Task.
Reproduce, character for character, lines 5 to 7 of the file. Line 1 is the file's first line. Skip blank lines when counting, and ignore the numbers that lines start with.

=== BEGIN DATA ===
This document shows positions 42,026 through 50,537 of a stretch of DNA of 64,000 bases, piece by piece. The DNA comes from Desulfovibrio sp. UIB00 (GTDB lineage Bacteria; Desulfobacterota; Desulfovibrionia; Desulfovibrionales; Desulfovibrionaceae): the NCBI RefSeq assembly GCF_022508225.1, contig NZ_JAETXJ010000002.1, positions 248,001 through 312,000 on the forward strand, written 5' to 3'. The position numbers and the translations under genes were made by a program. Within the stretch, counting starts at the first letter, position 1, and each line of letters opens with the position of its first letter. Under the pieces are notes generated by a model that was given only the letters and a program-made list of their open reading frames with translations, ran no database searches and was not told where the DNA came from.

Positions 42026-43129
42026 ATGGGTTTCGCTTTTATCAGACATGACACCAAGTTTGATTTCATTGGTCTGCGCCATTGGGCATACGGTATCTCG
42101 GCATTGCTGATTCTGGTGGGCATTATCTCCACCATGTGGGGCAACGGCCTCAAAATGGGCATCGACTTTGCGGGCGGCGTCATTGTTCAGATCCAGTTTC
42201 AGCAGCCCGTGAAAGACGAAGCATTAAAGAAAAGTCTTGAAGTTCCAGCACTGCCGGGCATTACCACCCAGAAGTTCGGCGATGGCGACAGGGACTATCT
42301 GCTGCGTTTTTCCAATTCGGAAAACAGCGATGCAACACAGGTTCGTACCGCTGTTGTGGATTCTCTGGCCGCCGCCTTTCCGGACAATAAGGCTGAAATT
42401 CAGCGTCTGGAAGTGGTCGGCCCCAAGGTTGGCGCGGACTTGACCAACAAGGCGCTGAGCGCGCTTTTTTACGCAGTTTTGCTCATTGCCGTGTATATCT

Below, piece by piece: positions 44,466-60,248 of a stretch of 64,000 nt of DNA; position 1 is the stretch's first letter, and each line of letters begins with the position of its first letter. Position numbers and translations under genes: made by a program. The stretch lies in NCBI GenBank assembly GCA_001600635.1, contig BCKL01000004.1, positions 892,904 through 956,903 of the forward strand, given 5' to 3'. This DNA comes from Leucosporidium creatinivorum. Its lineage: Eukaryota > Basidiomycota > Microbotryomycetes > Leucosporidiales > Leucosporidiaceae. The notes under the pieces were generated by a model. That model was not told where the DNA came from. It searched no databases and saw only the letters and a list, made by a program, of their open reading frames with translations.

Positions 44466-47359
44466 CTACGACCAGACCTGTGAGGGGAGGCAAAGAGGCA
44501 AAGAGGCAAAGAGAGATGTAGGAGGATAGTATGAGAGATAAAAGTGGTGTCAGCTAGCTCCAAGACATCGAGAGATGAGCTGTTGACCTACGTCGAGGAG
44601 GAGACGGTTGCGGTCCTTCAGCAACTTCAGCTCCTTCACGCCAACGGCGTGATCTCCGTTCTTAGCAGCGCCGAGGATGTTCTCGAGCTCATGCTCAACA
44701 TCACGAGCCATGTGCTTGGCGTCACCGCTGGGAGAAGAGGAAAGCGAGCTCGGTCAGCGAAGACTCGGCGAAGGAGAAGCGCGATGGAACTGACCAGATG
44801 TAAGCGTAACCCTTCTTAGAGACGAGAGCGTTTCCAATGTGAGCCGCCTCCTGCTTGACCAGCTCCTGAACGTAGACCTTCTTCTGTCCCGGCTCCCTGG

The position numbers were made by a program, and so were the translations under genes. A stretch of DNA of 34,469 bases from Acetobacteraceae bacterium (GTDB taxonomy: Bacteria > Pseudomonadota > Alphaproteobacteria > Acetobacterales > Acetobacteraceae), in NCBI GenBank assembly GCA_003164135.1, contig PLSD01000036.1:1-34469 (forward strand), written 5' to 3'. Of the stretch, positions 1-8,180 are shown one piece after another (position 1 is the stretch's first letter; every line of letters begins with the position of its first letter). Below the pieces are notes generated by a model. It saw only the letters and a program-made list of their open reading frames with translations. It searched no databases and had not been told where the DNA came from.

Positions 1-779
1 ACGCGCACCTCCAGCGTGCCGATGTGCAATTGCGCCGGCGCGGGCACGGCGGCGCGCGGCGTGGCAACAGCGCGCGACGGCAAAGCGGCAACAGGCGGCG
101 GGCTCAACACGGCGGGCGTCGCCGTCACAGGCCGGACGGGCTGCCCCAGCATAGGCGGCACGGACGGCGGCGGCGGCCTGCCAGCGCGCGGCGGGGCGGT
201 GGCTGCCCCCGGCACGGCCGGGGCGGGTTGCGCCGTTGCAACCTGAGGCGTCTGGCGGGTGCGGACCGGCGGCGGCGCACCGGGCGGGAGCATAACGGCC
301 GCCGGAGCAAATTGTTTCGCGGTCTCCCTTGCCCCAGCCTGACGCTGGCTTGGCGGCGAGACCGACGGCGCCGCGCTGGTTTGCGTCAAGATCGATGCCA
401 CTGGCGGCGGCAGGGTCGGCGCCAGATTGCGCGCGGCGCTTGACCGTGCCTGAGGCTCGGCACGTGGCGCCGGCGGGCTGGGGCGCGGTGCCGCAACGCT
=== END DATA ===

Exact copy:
42201 AGCAGCCCGTGAAAGACGAAGCATTAAAGAAAAGTCTTGAAGTTCCAGCACTGCCGGGCATTACCACCCAGAAGTTCGGCGATGGCGACAGGGACTATCT
42301 GCTGCGTTTTTCCAATTCGGAAAACAGCGATGCAACACAGGTTCGTACCGCTGTTGTGGATTCTCTGGCCGCCGCCTTTCCGGACAATAAGGCTGAAATT
42401 CAGCGTCTGGAAGTGGTCGGCCCCAAGGTTGGCGCGGACTTGACCAACAAGGCGCTGAGCGCGCTTTTTTACGCAGTTTTGCTCATTGCCGTGTATATCT